I belong to the NH chapter of the Womens Caucus for Arts. There has been an interesting discussion lately about the differences between commercial art and fine art. I wanted to post the response that I wrote with my own opinions, here on my blog with the hopes that some of you readers might offer your two cents. I think this subject is really fascinating - and of course, has no answer. But I'd love to see your comments!
What a cool tangent from Water Rights! Some very thought provoking arguments. What truly is amazing is that this is even something we can argue about. For most of history, artists were tradesmen. It was just a job you did like making candles. Yes, you could do it really well - you could make exquisite shoes or candles too. But it was just a job. The "fine artists" - the "masters" that we worship at the museums and study in school - were actually just craftsmen and old-time "illustrators". They worked for a client, whether it was the church or a rich family, they did what they were told. If you want to understand that better, watch the movie "Girl with the Pearl Earring." Some of these artists were geniuses. What makes them so amazing is that they found ways to express themselves and add their own opinions into their art created for the client. Whether or not you buy into the whole Dan Brown-thing of secret messages hidden in paintings... you have to concede that "The Last Supper" was technically, just a mural to decorate a cafetaria. The fact that we are all of different opinions - "is that Mary Magdalene?" "What's the knife mean? Who is holding it?" "What's the deal with the food and drink - or lack of it - some Supper!?" We all see this painting in a book, tiny and flat. It's hard to think of it as large and hovering over a roomful of monks quietly eating their own dinner. It's a mural, an illustration, it has messages... it was only created because someone commisioned it. Commercial Art.
Shepard Fairey was in my class at RISD. Illustration department. He became a household word (with coffee table books and retrospective shows) because of a STICKER everybody has on their cars!!! Fine artist? I went to SVA in New York for a little while and it is interesting that fine art was just a style. For example, you could be an illustrator working in an oil paint-like fine art style. Probably using acrylics because they dry faster! The old masters probably would use acrylics today too but they had no choice back then. Anyway, all techniques were taught to all disciplines. Whether you wanted to be a fine artist or a commercial one, you still had to stand in a museum and copy the old masters. At RISD there was a much bigger divide between those of us destined for commercial art and those who were the real artists. And graphic artists. Illustration majors were not allowed to take computer design classes (different department) because we would "never need those skills"!!!? How ironic is that? An illustrator who doesn't know how to email a jpeg within 10 minutes will never survive now. One of my teachers defined the difference as "commercial artists are those that create art for reproduction" like in a magazine or on lunchboxes. But I ask "what about limited edition prints and giclees?" Does that make a fine artist into a commercial artist? And can you do both? Can an illustrator make a watercolor painting just for herself and suddenly be a fine artist? I've been rejected from Art Associations because my work is too "crafty" and I've been rejected from the League because it's not crafty enough and I don't do multiples. I've been rejected because of "commercial intent" (what the heck does that mean? Is it like having impure thoughts?) :-D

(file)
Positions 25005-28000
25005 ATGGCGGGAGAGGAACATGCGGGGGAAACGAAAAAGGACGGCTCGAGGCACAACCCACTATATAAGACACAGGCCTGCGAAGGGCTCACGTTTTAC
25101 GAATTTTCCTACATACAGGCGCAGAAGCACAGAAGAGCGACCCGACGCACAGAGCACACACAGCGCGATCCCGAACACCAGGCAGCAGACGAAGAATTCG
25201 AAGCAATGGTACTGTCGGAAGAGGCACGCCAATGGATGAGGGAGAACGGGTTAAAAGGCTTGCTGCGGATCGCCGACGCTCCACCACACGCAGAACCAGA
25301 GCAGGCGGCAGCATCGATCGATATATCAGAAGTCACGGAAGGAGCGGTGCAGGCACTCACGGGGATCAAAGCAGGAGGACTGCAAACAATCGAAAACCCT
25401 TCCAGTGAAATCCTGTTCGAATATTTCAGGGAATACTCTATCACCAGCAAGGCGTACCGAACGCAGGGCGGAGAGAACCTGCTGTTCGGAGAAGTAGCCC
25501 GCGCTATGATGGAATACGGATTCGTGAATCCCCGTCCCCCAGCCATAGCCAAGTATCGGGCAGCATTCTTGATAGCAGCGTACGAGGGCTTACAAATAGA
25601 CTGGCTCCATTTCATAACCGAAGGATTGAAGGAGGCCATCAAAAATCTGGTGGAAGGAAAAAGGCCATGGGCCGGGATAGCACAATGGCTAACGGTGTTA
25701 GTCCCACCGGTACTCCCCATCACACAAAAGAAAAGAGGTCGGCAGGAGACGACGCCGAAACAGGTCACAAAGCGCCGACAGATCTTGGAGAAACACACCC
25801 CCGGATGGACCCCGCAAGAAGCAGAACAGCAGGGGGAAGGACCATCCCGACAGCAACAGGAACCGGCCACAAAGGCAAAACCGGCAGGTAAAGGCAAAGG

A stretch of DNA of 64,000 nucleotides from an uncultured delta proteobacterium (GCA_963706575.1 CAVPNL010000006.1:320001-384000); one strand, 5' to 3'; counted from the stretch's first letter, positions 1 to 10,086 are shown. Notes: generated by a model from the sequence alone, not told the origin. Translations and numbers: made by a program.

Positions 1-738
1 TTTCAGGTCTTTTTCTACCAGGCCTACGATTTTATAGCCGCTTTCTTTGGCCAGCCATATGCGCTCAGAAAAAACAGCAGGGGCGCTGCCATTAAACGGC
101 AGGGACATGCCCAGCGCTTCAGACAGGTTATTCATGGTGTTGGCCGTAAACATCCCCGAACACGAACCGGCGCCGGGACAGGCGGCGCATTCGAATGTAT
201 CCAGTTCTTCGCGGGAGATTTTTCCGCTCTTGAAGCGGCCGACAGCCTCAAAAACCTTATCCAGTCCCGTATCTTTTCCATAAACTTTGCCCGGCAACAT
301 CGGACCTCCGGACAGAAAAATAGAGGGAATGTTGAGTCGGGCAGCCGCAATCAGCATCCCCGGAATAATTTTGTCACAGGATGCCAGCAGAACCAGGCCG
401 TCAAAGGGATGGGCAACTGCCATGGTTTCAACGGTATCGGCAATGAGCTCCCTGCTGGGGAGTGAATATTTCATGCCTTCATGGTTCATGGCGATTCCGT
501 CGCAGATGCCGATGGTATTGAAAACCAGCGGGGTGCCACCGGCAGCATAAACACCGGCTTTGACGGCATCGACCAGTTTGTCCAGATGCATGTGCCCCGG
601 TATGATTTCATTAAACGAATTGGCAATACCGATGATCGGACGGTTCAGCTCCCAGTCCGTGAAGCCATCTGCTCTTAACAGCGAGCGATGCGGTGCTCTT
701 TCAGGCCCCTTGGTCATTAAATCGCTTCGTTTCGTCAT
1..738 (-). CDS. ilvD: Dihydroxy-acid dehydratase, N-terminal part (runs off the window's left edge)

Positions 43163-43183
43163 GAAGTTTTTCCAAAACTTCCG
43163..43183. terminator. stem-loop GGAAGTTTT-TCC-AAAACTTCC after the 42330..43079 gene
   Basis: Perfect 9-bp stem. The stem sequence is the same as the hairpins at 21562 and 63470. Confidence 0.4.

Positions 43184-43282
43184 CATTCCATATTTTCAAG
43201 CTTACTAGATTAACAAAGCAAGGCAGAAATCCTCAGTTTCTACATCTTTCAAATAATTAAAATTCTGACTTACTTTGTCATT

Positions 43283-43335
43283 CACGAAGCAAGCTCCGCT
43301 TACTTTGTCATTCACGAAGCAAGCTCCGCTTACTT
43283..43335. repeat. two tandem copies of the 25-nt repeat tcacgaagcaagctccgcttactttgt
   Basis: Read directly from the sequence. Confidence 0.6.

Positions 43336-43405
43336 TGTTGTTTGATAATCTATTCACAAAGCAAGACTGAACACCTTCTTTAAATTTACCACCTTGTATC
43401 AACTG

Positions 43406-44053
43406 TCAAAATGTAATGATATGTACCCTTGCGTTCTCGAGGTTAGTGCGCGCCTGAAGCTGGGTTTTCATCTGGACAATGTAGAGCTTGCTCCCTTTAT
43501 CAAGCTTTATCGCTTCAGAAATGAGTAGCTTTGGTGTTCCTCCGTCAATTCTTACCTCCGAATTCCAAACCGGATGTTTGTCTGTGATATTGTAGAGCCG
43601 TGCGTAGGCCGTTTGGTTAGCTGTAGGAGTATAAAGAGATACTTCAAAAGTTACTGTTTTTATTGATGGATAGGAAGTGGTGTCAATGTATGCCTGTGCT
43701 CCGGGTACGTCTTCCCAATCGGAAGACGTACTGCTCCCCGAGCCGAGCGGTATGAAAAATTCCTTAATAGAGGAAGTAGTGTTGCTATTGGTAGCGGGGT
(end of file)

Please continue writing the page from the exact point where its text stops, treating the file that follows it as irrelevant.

Boston Museum of Fine Art? There is not a single item in the Egyptian section that wasn't created for a utilitarian or "commercial" reason!! The beautiful statues were the equivalent of today's billboards or political posters. A really funny, but relevant example of this "stuff becoming art" (just because it happened to survive) is David Macaulay's book "Motel of the Mysteries". The world is flooded by junk mail and perfectly preserved for hundreds of years (like Pompeii). The archaeologists discover a motel room and think it is a tomb full of "wonderful things". It's hysterical to see how they misinterpret the uses of ordinary (to us) objects like toilet plungers.
I have no idea what the answer is - I just think it is so cool to live in a time period where we are at leisure to ponder such a thing. My own view is that the definition is whatever you decide for yourself. If you are a potter, even a really, really good one, but you only do green glazes for your entire life and never grow or change or challenge yourself... you are a craftsman. If you do commercial work, but constantly explore and experiment and strive to be better and learn everything you can... you are an artist. If you see beautiful things around you and yearn to show them to others through your work... you're an artist. If you are horrified by social injustice around you and want others to understand your anger or pain through your photos or paintings ... you are an artist. If you knit wonderful and bizarre creations from your mind, or nature, or microscope slides... if you make deeply personal assemblage boxes that no one ever sees... crayon drawings of angels to express your gratitude at being alive... yup, artist.
PS I agree that the shows should be viewed as challenges and opportunities to stretch ourselves as artists. It's OK to say, "no, I don't want to enter this one" but it's not OK to say "that's not my style". Your style doesn't make you an artist. If it does... well, that's "commercial". Think of it like this... if someone stole your style of painting (etc.) could you re-invent yourself and move on?